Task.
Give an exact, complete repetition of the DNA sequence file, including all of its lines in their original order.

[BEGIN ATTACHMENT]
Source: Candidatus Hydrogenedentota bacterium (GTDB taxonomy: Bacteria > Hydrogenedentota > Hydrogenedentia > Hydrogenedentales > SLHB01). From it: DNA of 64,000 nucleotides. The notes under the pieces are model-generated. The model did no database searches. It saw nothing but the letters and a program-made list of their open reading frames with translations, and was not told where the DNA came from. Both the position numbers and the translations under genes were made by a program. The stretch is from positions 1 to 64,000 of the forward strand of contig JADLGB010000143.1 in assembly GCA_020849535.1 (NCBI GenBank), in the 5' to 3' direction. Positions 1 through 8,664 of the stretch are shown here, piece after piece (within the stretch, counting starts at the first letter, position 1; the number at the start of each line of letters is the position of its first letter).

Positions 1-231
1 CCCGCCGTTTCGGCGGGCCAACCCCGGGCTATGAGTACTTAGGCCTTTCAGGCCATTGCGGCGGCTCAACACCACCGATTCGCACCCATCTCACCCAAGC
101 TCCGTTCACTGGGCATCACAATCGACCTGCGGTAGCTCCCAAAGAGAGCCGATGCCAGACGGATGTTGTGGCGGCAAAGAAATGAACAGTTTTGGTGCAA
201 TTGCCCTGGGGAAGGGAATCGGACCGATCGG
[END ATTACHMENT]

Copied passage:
Source: Candidatus Hydrogenedentota bacterium (GTDB taxonomy: Bacteria > Hydrogenedentota > Hydrogenedentia > Hydrogenedentales > SLHB01). From it: DNA of 64,000 nucleotides. The notes under the pieces are model-generated. The model did no database searches. It saw nothing but the letters and a program-made list of their open reading frames with translations, and was not told where the DNA came from. Both the position numbers and the translations under genes were made by a program. The stretch is from positions 1 to 64,000 of the forward strand of contig JADLGB010000143.1 in assembly GCA_020849535.1 (NCBI GenBank), in the 5' to 3' direction. Positions 1 through 8,664 of the stretch are shown here, piece after piece (within the stretch, counting starts at the first letter, position 1; the number at the start of each line of letters is the position of its first letter).

Positions 1-231
1 CCCGCCGTTTCGGCGGGCCAACCCCGGGCTATGAGTACTTAGGCCTTTCAGGCCATTGCGGCGGCTCAACACCACCGATTCGCACCCATCTCACCCAAGC
101 TCCGTTCACTGGGCATCACAATCGACCTGCGGTAGCTCCCAAAGAGAGCCGATGCCAGACGGATGTTGTGGCGGCAAAGAAATGAACAGTTTTGGTGCAA
201 TTGCCCTGGGGAAGGGAATCGGACCGATCGG